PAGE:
Judging from the sleeve inside The Hard Walk by Detroit’s Soledad Brothers, you’d think you’d be in for something really special. The list of instruments includes such exotic specimens as fuzz piano, sitar, and vibraslap. And if you knew that the Soledad Brothers played blues, you’d probably be even more excited — blues mixed with Calexico-esque instrumentation must be really great, especially when brewed in the Motor City.

And then you’d hear the angular chug of the opening track, “Truth or Consequences,” which sounds a little like the Minutemen covering a Sticky Fingers-era Stones tune (replete with flabby sax flourishes), and think you’d just stumbled upon the Next Big White-Boy-Garage-Blues Thing.

Then the album shifts into “Downtown Paranoia Blues,” a coolly named number that unwittingly apes Reverend Horton Heat (though sans the Rev’s greasy hotlicks), and disappointment prevails. The pompadoured picker’s shadow doesn’t hang around long enough to lift the song (or any of ’em, for that matter) above — yawn! — 12-bar, turn-up-the-gain, hope-to-play-Austin-City-Limits dreck. What can ya do.

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To be fair, the aforementioned track has its winning attributes. The lyric “I’ve got that paranoia, and it’s spinnin’ in my head / I can see her layin’ down / In half a million beds” is a gem. And despite the lack of any chills-inducing solos, the tune’s freight-train groove and distorted vocals mesh nicely. They also evoke the ghost of MC5, a band whose spirit any contemporary outfit would do well to stir.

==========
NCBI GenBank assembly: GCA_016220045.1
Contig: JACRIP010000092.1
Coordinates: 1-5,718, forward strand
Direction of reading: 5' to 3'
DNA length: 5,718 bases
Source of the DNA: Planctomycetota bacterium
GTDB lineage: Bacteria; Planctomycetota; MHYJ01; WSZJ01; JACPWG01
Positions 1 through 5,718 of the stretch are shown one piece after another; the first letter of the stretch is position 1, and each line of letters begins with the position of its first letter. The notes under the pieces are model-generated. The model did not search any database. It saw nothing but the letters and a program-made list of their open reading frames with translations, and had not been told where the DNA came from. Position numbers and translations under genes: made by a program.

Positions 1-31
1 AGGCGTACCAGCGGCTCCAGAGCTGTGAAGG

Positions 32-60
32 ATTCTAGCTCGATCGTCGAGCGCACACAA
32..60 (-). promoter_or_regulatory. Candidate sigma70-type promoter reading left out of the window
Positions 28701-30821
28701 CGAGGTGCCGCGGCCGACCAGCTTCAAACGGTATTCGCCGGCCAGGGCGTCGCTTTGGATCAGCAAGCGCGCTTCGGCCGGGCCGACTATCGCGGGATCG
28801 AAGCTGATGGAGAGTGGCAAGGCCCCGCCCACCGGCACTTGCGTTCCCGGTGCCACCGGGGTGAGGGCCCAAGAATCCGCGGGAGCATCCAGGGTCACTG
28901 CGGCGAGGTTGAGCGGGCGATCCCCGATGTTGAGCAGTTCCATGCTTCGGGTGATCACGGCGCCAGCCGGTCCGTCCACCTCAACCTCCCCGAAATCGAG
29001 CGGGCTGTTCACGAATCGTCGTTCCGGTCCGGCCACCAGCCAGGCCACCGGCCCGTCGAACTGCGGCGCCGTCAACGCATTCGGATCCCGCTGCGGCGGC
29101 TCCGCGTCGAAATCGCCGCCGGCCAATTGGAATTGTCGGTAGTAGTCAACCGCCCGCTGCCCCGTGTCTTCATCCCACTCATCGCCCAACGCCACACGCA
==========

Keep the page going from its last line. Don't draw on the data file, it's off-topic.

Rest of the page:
“Dark Horses” also shines, carrying minor-key tremolo gloom over desolate organs and singer Johnny Walker’s plaintive tenor. “White Jazz” might be a joke, but it’s a brief blast of psychedelic bliss, as two guitars claw at each other over a sax afloat on a nebulous cloud of space-echo.

But as the album winds through the obligatory downtempo doldrums, such as “Sweet and Easy” and “Let me Down,” the garage-blues affectations get tiresome. It’s as if the North Mississippi All-Stars decided to make a record in Arizona and let the desert bake away most of the flavor.

At their best, the Soledad Brothers convincingly swipe from Mick and Keef and Wayne Kramer by adding grit and crunch to commonplace R&B. There are enough political digs to appeal to angsty kids too hip for, and a couple of songs, such as “Good Feeling” and “Loup Garou,” betray shrewd and likable pop sensibilities. Yet too much of the progessive stuff gets bogged down in unconvincing Delta-bluesy tangents. If you’re from Detroit, your pedigree practically demands that you rev engines and shatter glass. Though they seem to know what they’re supposed to do, the Soledad Brothers would prefer to idle and merely scratch the surface.